1a. Objectives (from AD-416):
Determine effects of crop residue removal on soil quality.
1b. Approach (from AD-416):
On-going studies at the ISU Agronomy and Agricultural Engineering Research Center (AAERC) will be enhanced by providing more rapid soil quality analyses and interpretation of information. An increased amount of crop response, nutrient uptake, and nutrient removal data will be collected. This study will complement the ARS Renewable Energy Assessment Project (REAP) team efforts with similar resources going to Morris, MN; St. Paul, MN; Lincoln, NE; Brookings, SD; University Park, PA; Akron, CO; and Florence, SC; Equal resources per the SunGrant program guidelines will go to university partners at each location to strengthen the research and technology transfer relationships.
3. Progress Report:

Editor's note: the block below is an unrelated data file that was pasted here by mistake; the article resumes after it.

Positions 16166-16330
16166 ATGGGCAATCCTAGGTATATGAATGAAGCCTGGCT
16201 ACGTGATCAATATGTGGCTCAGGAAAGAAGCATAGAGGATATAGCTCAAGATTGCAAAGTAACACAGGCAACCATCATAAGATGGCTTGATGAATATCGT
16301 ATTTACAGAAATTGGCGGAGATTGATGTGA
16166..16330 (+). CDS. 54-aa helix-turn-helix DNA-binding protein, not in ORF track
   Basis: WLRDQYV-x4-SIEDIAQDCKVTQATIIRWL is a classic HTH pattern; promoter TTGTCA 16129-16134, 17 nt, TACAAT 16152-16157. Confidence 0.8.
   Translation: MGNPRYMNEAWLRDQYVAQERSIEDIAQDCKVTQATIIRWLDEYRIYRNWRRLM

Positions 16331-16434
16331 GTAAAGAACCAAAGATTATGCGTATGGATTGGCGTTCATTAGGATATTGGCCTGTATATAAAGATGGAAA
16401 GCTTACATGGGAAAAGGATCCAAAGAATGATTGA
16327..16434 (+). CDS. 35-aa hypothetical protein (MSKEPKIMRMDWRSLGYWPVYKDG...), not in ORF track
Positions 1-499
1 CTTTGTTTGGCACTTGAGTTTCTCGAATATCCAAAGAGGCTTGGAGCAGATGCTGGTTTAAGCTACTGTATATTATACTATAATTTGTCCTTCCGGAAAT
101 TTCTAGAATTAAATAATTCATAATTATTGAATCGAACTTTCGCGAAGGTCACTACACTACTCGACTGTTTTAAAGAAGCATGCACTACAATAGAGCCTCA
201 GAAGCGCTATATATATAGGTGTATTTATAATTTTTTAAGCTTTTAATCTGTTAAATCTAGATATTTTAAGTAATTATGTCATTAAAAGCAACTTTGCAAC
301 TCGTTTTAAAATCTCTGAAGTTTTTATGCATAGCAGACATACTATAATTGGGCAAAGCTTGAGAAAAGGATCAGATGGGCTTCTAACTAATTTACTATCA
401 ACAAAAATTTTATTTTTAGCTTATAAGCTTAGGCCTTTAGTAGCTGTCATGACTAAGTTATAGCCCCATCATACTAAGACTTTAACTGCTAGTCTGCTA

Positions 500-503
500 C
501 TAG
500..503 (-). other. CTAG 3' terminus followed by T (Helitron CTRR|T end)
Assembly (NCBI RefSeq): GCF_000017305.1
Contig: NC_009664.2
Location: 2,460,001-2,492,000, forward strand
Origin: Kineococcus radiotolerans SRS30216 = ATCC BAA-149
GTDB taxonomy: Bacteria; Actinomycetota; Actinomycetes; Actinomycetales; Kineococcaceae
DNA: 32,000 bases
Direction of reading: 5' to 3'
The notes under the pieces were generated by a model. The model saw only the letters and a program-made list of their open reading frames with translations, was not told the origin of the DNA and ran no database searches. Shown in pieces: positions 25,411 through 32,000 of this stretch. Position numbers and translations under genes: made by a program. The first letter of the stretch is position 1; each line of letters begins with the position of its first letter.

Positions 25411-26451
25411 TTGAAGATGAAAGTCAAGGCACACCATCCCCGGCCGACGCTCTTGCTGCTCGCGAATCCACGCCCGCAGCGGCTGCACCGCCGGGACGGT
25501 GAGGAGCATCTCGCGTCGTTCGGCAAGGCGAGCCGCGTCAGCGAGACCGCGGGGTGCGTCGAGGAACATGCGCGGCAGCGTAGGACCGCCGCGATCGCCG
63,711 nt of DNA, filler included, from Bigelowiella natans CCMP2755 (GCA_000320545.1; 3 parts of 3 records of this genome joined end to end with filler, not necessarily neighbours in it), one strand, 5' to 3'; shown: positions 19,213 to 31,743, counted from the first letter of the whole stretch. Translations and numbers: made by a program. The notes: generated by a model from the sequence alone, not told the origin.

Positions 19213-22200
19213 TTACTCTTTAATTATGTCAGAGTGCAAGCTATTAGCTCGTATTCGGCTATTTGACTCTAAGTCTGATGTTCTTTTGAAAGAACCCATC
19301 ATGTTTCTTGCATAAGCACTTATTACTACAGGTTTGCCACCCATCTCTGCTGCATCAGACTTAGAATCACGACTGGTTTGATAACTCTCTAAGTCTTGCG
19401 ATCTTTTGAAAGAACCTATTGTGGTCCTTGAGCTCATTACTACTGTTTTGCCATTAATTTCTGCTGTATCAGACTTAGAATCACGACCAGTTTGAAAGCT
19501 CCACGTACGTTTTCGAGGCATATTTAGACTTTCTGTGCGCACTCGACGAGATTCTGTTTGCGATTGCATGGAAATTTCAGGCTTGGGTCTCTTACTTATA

This multi-location project consists of both University and USDA-ARS collaborators at each site. The goal of the project is to determine the amount of corn stover residue needed to maintain soil C content (soil quality) and crop productivity. Cooperators are each responsible for managing the site within their region. Overall progress of the multi-location project was monitored through an annual meeting in Ames IA in February with the University Park progress monitored through periodic meetings, conference calls, site visits, and emails with University collaborator. We successfully established the annual crops for the feedstock experiment, consisting of five rotation treatments 1) continuous corn, 2) continuous corn with rye cover crop, 3) corn/soybean with rye cover crop, 4) soybean/corn with rye cover crop, and 5) continuous corn planted in twin rows with a higher plant population. For each these rotation treatments, there are three stover removal rates, 0, 50% and 100%. A summary of 2012 crop grain yield, corn stover biomass harvested, and nutrient analysis of corn grain and stover and soils were completed. Analysis of the five year data set at University Park indicated that although yields varied significantly over time, there was not a significant difference in yield due to removal. However, 50% stover removal was typically higher yielding with higher soil carbon levels. There was variation in response to the treatments over years. For example, in the cold wet spring in year 2 there appeared to be some advantage to stover removal. In the dry year in year 4 the high populations in the twin row management appeared to negatively impact yields.